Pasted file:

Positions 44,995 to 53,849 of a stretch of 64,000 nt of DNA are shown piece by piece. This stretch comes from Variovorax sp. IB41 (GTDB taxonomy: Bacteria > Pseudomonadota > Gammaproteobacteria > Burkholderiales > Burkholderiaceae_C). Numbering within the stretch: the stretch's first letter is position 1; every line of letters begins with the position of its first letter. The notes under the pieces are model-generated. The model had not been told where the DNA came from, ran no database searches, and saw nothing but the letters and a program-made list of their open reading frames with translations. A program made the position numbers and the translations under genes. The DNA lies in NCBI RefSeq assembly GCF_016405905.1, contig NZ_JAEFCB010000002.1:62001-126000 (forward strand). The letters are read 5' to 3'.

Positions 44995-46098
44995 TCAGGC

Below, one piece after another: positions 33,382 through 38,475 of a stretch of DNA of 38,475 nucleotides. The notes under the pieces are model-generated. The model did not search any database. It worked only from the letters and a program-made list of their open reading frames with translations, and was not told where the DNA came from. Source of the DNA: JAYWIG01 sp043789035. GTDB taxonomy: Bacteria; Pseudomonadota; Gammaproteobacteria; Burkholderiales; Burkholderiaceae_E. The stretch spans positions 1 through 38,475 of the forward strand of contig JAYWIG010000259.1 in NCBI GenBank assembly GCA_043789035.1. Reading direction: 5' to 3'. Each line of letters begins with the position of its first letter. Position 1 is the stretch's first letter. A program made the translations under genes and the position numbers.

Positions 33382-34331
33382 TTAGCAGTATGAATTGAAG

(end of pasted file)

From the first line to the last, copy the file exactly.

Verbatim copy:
Positions 44,995 to 53,849 of a stretch of 64,000 nt of DNA are shown piece by piece. This stretch comes from Variovorax sp. IB41 (GTDB taxonomy: Bacteria > Pseudomonadota > Gammaproteobacteria > Burkholderiales > Burkholderiaceae_C). Numbering within the stretch: the stretch's first letter is position 1; every line of letters begins with the position of its first letter. The notes under the pieces are model-generated. The model had not been told where the DNA came from, ran no database searches, and saw nothing but the letters and a program-made list of their open reading frames with translations. A program made the position numbers and the translations under genes. The DNA lies in NCBI RefSeq assembly GCF_016405905.1, contig NZ_JAEFCB010000002.1:62001-126000 (forward strand). The letters are read 5' to 3'.

Positions 44995-46098
44995 TCAGGC

Below, one piece after another: positions 33,382 through 38,475 of a stretch of DNA of 38,475 nucleotides. The notes under the pieces are model-generated. The model did not search any database. It worked only from the letters and a program-made list of their open reading frames with translations, and was not told where the DNA came from. Source of the DNA: JAYWIG01 sp043789035. GTDB taxonomy: Bacteria; Pseudomonadota; Gammaproteobacteria; Burkholderiales; Burkholderiaceae_E. The stretch spans positions 1 through 38,475 of the forward strand of contig JAYWIG010000259.1 in NCBI GenBank assembly GCA_043789035.1. Reading direction: 5' to 3'. Each line of letters begins with the position of its first letter. Position 1 is the stretch's first letter. A program made the translations under genes and the position numbers.

Positions 33382-34331
33382 TTAGCAGTATGAATTGAAG